By 2010, two separate strands of thinking had come together to suggest a possible solution to our problem.

First, the Health Extension Program had always included the concept of model families, early adopters who did things like sleep under bed nets and use latrines—and whose example and leadership we hoped would inspire others. The idea: Model families create model communities, which lead to model districts and eventually to a model country.

Second, our colleagues in Ethiopia’s agricultural ministry had been experimenting with ways to help smallholder farmers use better seeds and modern planting techniques, and they’d had some success encouraging men to advocate within their communities.
We adapted that idea for health and used the model families we’d already trained to lead what we called the Women’s Development Army.

One Health Extension Worker covers a community of 2,500 or 500 families. That’s a world of improvement over the old system, but it’s still too many for each worker to build a deep personal connection with every person under her care. The Women’s Development Army, on the other hand, has 3 million members, one for every six families. They are not health professionals talking to community members. They are community members.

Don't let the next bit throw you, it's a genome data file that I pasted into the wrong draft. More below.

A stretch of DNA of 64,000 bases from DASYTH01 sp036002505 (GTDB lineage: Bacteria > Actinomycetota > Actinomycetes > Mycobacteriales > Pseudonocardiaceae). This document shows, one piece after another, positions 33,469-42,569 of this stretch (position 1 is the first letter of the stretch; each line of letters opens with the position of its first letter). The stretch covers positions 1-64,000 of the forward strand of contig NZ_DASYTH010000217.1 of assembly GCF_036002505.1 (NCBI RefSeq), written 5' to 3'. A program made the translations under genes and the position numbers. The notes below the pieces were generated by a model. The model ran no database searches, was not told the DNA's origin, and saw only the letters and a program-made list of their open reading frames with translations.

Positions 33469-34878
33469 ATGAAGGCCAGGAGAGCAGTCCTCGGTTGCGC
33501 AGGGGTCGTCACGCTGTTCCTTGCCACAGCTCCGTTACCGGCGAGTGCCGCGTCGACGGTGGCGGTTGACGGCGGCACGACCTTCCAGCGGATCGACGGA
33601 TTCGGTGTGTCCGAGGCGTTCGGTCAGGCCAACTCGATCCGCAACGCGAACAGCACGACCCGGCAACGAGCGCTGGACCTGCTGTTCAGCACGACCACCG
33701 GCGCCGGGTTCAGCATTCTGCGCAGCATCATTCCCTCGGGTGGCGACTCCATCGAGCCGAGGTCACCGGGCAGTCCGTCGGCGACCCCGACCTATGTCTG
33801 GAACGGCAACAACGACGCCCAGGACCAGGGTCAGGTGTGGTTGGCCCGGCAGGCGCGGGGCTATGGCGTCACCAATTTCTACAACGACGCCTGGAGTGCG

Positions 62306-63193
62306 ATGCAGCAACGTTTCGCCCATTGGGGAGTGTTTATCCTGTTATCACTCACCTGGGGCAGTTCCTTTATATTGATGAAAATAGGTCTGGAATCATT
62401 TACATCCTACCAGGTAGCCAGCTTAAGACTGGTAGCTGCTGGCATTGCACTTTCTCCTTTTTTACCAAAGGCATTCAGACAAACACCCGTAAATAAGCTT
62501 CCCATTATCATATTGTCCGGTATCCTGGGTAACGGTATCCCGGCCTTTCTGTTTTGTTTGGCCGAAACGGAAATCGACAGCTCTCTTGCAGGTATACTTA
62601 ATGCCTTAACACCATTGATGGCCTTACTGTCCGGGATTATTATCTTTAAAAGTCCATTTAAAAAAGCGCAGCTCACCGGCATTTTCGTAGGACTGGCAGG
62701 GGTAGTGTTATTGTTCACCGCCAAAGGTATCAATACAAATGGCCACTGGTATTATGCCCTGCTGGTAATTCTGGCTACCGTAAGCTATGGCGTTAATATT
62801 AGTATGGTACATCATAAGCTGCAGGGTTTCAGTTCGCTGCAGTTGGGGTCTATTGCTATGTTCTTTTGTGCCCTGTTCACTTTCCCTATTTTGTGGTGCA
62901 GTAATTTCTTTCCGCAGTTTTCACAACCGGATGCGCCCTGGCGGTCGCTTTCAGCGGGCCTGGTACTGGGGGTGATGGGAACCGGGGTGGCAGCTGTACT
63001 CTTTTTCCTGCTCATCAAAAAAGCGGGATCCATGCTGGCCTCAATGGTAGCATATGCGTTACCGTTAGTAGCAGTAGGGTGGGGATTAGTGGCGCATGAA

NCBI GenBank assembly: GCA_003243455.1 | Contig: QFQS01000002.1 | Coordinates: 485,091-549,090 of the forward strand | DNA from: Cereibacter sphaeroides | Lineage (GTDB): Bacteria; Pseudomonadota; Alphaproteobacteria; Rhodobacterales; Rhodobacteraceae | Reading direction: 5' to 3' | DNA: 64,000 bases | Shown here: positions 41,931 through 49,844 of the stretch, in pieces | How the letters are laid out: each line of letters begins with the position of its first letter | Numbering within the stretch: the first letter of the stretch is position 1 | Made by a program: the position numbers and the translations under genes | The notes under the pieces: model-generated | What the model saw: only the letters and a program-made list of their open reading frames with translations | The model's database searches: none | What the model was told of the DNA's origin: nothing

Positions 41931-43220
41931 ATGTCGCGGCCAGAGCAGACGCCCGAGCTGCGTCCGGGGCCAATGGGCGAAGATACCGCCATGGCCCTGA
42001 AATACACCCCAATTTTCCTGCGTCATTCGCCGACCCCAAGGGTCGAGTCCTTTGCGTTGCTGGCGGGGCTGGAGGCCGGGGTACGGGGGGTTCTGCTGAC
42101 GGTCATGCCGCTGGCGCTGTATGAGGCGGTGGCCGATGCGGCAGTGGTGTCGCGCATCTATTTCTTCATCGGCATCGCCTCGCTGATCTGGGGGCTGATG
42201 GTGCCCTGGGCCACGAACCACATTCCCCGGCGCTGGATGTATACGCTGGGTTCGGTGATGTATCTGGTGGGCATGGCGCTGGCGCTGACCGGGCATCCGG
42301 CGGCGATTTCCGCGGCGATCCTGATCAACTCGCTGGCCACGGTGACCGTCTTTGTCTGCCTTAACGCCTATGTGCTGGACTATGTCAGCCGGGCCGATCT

Maternal deaths per 100,000 live births in Ethiopia

They meet with women in the community every day over coffee ceremonies and every week at church or the mosque, and in short order they have helped change the ecology of childbirth in Ethiopia. Between 2011 and 2016, the proportion of women giving birth in facilities increased from 20 to 73%.

It’s not just that the development army tells women in a community what those of us running the health system think they should be doing. It works the other way around, too. They tell us what the community wants us to do. For example, in the Tigray region, we learned that many women refused to give birth at facilities because they wanted their religious leaders to be present at the birth. Another concern: Women didn’t want to be carried on a stretcher, because others who left the village on a stretcher never came back.